Afterwards, John tore the roof off the house for framing the addition. Click here to read.

Remember this? It was scary to have a house without a roof. I was thinking, “Uh oh” what have I gotten myself into! But there was no turning back.

So you can see in this photo where this original staircase ended. It’s to the right where there’s a square opening above the long header. That opening was the opening to the attic area.

And now, in the below photo, the opening leads to the master bedroom which goes 18 feet beyond the back of the original house.

After John cut out the old stair case, he installed three new stringers. It wasn’t easy to measure and cut the stringers. If you ever think you might do a DIY project and haven’t done stringers before, just hire a carpenter. It’s not worth the time and aggravation to do it yourself.

After installing the stringers, John had to finish hanging the Sheetrock to the ceiling in the upstairs hallway. He also had to spackle, sand and prime. This time, the spackling wasn’t any fun. The joint compound had debris, it must have been a bad batch and it was getting on the walls. If this ever happens, take it back and exchange it for a fresh bucket. Sometimes you just get a bad batch. The previous 30 buckets used for the entire house were perfectly fine.

At Home Depot, John purchased pine treads (steps) and cut them to the correct width. We chose pine because my plan is to paint and stencil each riser.

I wrote about stenciling stairs last year. Read about it here. 

If this was the main staircase visible in the living room, we would have chosen oak and stained it. Since this staircase leads to the bedroom, it’s location is upstairs and in a private area so we chose pine, and since they’ll be painted anyway, pine is perfectly fine to use.

For the risers (the vertical pieces of wood above each step/tread), John bought 1×8 SELECT pine which doesn’t have knots–it’s great to stain or paint. Each SELECT 10′ 1×8 board cost $20.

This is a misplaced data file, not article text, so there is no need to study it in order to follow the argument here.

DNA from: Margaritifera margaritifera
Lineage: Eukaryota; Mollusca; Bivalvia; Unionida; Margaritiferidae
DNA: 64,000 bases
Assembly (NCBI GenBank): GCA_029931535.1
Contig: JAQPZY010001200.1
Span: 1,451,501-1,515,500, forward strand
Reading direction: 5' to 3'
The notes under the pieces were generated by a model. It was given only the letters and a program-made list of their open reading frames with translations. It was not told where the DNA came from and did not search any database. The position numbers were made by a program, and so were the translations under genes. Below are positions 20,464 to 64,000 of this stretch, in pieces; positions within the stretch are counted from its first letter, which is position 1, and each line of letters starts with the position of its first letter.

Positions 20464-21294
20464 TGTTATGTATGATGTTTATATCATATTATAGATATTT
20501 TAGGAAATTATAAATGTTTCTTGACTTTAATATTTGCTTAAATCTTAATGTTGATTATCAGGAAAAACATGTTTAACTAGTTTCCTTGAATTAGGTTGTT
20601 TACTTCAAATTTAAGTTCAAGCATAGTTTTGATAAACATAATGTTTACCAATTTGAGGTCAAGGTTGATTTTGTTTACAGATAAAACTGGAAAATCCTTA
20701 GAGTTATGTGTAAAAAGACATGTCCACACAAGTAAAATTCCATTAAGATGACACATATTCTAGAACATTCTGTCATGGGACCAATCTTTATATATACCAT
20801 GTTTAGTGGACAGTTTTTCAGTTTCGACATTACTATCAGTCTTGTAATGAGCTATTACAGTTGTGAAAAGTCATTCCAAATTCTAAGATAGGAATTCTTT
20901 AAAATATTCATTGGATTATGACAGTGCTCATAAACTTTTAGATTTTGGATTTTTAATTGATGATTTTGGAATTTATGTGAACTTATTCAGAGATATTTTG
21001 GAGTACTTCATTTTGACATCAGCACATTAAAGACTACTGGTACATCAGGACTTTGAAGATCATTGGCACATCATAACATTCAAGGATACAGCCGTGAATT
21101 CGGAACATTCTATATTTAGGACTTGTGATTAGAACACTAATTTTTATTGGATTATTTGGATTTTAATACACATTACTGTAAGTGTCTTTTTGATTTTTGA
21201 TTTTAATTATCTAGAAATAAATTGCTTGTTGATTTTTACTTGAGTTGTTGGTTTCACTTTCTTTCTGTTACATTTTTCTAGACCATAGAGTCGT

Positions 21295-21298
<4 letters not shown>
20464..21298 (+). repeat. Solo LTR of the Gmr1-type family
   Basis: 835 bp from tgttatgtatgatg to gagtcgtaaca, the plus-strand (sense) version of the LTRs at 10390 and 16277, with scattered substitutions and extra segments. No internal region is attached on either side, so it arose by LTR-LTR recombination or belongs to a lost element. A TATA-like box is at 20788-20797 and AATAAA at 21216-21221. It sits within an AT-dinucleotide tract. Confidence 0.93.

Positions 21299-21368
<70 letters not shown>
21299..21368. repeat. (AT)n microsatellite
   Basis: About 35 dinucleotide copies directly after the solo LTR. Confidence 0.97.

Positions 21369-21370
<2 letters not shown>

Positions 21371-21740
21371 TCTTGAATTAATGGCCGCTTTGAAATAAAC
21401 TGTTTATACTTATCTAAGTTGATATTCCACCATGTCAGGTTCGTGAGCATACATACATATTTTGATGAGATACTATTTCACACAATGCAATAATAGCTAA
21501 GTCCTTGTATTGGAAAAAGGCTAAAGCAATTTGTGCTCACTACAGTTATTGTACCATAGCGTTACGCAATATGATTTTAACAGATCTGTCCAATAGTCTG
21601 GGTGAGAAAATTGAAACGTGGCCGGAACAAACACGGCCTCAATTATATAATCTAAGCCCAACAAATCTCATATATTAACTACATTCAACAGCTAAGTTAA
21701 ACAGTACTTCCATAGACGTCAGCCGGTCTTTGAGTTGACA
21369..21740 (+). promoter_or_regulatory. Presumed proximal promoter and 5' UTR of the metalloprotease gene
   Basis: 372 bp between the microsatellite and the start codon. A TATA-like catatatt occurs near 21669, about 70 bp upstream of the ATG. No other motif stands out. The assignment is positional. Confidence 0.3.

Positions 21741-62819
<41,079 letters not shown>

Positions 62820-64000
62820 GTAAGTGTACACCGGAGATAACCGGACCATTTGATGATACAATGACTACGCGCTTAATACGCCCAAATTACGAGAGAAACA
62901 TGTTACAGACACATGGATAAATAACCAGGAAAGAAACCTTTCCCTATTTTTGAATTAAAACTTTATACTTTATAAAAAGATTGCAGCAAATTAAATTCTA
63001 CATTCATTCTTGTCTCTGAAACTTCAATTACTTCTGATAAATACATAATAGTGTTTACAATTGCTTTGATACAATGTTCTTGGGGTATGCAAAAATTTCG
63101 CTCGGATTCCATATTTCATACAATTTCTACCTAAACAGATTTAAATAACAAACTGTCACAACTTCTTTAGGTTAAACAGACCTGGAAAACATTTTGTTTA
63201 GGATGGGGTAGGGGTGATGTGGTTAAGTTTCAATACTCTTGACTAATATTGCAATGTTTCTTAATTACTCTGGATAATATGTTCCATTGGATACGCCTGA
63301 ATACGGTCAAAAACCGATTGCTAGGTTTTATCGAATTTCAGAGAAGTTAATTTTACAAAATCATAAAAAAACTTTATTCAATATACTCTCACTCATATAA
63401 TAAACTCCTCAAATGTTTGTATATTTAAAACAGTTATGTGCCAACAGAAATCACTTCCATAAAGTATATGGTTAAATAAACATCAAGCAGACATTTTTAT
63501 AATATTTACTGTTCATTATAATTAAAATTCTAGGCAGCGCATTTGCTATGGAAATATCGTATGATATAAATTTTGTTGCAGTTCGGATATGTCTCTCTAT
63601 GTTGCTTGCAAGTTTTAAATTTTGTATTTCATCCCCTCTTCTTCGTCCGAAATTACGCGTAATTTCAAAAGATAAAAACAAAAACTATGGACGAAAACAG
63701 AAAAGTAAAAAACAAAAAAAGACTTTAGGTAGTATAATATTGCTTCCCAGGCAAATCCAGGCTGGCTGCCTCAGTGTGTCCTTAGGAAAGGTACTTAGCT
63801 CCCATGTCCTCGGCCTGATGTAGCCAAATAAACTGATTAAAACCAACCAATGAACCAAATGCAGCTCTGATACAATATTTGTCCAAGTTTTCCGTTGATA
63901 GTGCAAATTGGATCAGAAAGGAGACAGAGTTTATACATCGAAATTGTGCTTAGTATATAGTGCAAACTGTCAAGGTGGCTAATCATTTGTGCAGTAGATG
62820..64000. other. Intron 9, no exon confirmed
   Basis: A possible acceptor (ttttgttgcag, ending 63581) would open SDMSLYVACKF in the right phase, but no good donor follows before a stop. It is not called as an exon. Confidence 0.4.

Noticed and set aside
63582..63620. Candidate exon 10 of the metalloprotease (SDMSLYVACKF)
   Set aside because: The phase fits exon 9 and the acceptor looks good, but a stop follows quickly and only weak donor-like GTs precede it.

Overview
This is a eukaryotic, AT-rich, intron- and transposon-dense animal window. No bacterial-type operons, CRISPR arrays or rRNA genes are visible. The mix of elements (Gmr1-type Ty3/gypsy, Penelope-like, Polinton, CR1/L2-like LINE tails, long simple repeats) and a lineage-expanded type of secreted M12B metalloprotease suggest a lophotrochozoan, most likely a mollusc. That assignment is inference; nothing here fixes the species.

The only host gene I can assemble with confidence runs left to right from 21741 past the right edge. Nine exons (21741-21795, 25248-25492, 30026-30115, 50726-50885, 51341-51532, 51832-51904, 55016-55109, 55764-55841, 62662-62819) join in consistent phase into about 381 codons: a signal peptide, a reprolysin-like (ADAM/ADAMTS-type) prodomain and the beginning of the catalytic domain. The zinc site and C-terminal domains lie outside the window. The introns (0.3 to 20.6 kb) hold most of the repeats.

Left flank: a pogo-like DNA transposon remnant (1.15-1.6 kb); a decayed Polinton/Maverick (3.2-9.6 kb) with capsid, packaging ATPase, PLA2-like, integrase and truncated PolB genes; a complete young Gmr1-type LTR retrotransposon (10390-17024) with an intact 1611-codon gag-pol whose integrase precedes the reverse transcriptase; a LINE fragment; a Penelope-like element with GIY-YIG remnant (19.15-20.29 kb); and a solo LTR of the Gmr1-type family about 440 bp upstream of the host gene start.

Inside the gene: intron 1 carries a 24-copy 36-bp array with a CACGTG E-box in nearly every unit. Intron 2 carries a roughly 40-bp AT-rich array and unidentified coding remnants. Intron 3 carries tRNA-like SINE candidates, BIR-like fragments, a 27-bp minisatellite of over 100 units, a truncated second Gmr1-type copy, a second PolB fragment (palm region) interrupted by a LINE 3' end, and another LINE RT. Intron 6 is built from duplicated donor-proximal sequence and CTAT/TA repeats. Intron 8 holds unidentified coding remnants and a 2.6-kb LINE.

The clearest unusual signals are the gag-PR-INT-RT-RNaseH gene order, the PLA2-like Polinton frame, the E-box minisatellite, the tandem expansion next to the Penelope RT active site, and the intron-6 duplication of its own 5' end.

Regular pine is less money but has knots. The knots lend a country/rustic look which is not what we wanted. Additionally, knots are darker when stained. If you don’t want knotty pine, buy knot-free SELECT.

John took this photo standing in the new addition looking down the stairwell. He’s standing in that framed out square in the above roof-less photo.

Downstairs and to the right is the hall bathroom and to the left is the hallway leading to the three other bedrooms.

The last step in finishing this project will be installing the 1×8 material on the left and right where you see gaps between the stairs and wall. And finally, painting the walls with color!

 

One Year Ago!

We’ve come a long way since one year ago. The following photos were taken last March 4th, when John was in the midst of insulating the entire house.

At the time, the furnace was not turned on in the house and it was a cold winter. I wish it had been as mild as this winter has been but things don’t work out that way.

I remember thinking how cozy the insulation looked in the bays, like a big, fluffy down comforter.

Even though, the furnace had not been turned on, it instantly felt warmer with the insulation and it cut down on outside noise–it was no longer a shell of a house.

And, believe me, the way John insulated this house, it’s incredibly warm. I didn’t have to turn on the furnace until Thanksgiving.

We used a Vornado room heater wherever we were working in the house. The unit makes a room nice and toasty. It’s great for chilly autumn and spring days/nights.

I highly recommend getting one. Since it’s 55 degrees out right now and the furnace has not kicked on (I have it set at 53) I actually have my Vornado on while I write this post.

And for those of you (and my followers) who live in desert states with those chilly nights that you can get, I can’t think of anything better than one of these room heaters.

If you do your own insulation installation, always wear a mask and gloves. And keep your arms covered.

Today, a year later, it will reach a high of 70 degrees with 96% humidity in the afternoon. Go figure!